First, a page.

What gives green tea its cancer-fighting potential?

This simple refreshment – easy to make, pleasing to the taste, easily available and inexpensive – is consumed daily by millions of people around the world. But, there’s nothing ordinary about this amazing beverage’s constituents, and what this tea can do to improve your health.

Studies have shown that drinking green tea is linked with a longer life; in addition, there is an inverse relationship between drinking green tea and cancer. Researchers have found that people who drink green tea daily seem to have less chance of developing disease than those who don’t. Animal and test tube studies support green tea’s ability to help prevent many types of cancer, including lung, prostate, stomach, colon, bladder, pancreas, esophagus and skin cancer.

What gives green tea its cancer-fighting potential?

In addition to its beneficial volatile oils, tannins, B-complex vitamins, vitamin C, manganese, potassium and magnesium – green tea is packed with polyphenols, which are organic chemicals with powerful therapeutic effects. The superstars of the lineup are the catechins, a type of antioxidant flavonoid. One catechin in particular, with the tongue-twisting name of epigallocatechin gallate — EGCG for short – is believed to hold the key to green tea’s anticarcinogenic effects, and has been the focus of much of the research on green tea’s healing and detoxifying qualities.With its catechin content, at a whopping 27 percent, green tea is superior to its more heavily-processed cousin, black tea – when it comes to delivering health benefits. Green tea is simply the dried leaf of the tea plant, which is scientifically known as Camellia sinensis. To create black tea, on the other hand, the leaves are wilted and then fermented, leaving them with lower levels of polyphenols.Catechins, in green tea, are potent antioxidants, meaning they can prevent oxidative damage, believed to contribute to cancer.

Green tea also has been found to have powerful anti-inflammatory properties, lending scientific validation to its longtime use in Traditional Chinese Medicine as a remedy for headaches and joint pain. The presence of theanine, an amino acid believed to enhance the immune system, adds another weapon to green tea’s cancer-fighting arsenal.Science says ‘catechins’ help men to prevent prostate cancerIn a double-blind, placebo-controlled clinical study published in 2006 in Cancer Research, men who had already been diagnosed with precancerous changes in the prostate were given 600 mgs of catechins daily for a year. At the end of the year, only 3.3 percent of the men receiving the catechins had developed prostate cancer, compared to 30 percent of the men who had received the placebo.

In other words, patients who weren’t given catechins developed cancer at almost 10 times the rate of the group who had been given it.EGCG shown to inhibits cancer – at the cellular levelIn a review produced by the Department of Chemical Biology and Center for Cancer Prevention at Rutgers University and published in 2011 in Molecular Nutrition and Food Research, the team reported that animal and test tube studies have shown that EGCG has the ability to cause changes in cancer cells, modulating metabolic pathways in such a way that the reproduction of cancer cells is suppressed.Although animal and cell studies are promising, there is a need for more research in order to explore the ways in which these exciting developments translate to cancer prevention and treatment in humans. There are many scientific studies which reveal that green tea extracts caused significant improvements in patients with leukemia and lymphoma. The demand for more research is on the rise.How does green tea extend the quality of our lives?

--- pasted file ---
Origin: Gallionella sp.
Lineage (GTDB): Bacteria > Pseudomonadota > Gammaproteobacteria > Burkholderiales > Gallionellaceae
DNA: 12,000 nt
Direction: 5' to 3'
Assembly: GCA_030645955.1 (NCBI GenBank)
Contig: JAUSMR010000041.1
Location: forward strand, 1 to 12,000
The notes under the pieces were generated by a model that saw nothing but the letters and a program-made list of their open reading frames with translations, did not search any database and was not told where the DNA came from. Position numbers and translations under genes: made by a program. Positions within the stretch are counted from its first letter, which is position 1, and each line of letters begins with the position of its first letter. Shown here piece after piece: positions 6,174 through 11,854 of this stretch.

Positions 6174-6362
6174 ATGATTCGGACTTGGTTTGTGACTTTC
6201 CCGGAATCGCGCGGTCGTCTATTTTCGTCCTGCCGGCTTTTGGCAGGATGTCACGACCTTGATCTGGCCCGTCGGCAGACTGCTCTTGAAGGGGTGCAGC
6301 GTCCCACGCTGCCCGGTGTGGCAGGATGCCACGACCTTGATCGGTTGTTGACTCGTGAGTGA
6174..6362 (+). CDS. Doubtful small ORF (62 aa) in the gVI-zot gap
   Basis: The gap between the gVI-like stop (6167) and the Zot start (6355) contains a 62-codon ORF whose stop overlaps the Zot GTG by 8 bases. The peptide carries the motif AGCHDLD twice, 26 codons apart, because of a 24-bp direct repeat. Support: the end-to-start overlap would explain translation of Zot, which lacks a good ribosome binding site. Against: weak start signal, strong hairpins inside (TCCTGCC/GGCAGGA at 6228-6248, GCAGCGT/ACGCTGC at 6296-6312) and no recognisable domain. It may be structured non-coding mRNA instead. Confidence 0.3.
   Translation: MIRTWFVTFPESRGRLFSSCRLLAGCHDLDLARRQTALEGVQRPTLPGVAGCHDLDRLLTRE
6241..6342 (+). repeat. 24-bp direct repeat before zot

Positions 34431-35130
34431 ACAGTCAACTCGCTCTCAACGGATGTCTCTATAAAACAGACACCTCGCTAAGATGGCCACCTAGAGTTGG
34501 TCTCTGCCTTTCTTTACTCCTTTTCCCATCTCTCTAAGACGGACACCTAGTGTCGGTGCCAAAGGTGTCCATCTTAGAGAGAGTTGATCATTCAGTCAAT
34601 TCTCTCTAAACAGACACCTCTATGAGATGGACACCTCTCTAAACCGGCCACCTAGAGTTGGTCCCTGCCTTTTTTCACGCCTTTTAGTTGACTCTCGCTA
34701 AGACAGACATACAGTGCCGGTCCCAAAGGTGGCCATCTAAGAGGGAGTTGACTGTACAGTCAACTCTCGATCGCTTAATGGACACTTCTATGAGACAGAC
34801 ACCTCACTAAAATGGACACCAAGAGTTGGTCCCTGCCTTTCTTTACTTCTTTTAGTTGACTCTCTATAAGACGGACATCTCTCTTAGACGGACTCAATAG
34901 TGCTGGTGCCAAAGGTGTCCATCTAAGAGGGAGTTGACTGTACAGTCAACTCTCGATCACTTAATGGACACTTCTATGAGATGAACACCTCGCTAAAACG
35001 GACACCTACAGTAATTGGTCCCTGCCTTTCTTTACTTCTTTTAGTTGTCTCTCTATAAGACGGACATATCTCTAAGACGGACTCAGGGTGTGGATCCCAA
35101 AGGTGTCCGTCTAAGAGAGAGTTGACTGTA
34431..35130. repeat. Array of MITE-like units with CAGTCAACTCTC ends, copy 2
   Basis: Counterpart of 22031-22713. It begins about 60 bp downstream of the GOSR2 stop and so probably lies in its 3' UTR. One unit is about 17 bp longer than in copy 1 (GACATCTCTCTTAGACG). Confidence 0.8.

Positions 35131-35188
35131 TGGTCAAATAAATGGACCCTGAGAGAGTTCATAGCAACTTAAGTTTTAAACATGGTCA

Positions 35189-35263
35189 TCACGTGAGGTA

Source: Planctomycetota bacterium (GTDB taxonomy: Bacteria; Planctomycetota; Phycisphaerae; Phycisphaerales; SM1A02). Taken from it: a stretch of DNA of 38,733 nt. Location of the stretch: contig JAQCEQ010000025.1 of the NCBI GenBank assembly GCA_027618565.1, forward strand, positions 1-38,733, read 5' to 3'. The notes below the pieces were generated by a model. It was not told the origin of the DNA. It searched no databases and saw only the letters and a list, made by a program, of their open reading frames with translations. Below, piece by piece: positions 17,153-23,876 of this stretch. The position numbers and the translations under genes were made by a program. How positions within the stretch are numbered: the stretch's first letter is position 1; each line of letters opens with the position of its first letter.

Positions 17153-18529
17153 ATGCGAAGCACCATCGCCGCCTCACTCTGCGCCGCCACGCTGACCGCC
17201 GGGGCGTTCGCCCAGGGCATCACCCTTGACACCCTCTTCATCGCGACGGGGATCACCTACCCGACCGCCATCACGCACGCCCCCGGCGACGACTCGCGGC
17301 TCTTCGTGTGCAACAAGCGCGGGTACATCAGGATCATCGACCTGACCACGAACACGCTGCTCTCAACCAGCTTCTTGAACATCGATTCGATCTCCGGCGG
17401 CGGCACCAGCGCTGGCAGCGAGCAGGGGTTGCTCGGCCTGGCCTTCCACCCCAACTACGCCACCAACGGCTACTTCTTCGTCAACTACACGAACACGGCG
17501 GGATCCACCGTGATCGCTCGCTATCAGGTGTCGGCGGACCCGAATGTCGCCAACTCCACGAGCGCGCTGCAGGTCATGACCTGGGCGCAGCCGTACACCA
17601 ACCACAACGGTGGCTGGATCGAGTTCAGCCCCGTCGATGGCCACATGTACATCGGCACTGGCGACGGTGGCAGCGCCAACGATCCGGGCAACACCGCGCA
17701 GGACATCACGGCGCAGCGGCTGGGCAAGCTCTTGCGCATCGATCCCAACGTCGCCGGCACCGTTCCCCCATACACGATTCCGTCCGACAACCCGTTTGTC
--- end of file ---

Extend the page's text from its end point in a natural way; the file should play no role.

Studies on longevity and green tea demonstrate a link between green tea and longer lifespan. In fact, there was an 11-year study of over 40,000 Japanese adults, in which participants who drank over 5 cups of green tea a day were less likely to die during the course of the study. Female green tea drinkers had a 23 percent lower death rate; men who drank green tea had a 12 percent lower death rate.

For maximum health benefits, buy a high-quality brand of FRESH green tea, and brew it yourself, letting it steep about 1 minute. To increase green tea’s detoxifying abilities even more, add a squeeze of fresh lemon juice. Research has shown that citrus juice in tea makes the antioxidants more accessible to your body. Milk, on the other hand, detracts from green tea’s antioxidant effects.

Naturally, we suggest you ask your doctor before using green tea – especially if you are taking anticoagulants – because green tea can reduce their effectiveness. If you are pregnant or breastfeeding, don’t make radical changes to your diet without consulting an experienced healthcare provider.

Editor’s note: You may want to research green tea extracts to get those polyphenols and ECGC compounds without fluoride – especially if you’re not into drinking tea. Keep in mind, most scientific research has been done with green tea extracts – which has been shown to kill cancer cells without harming healthy cells.

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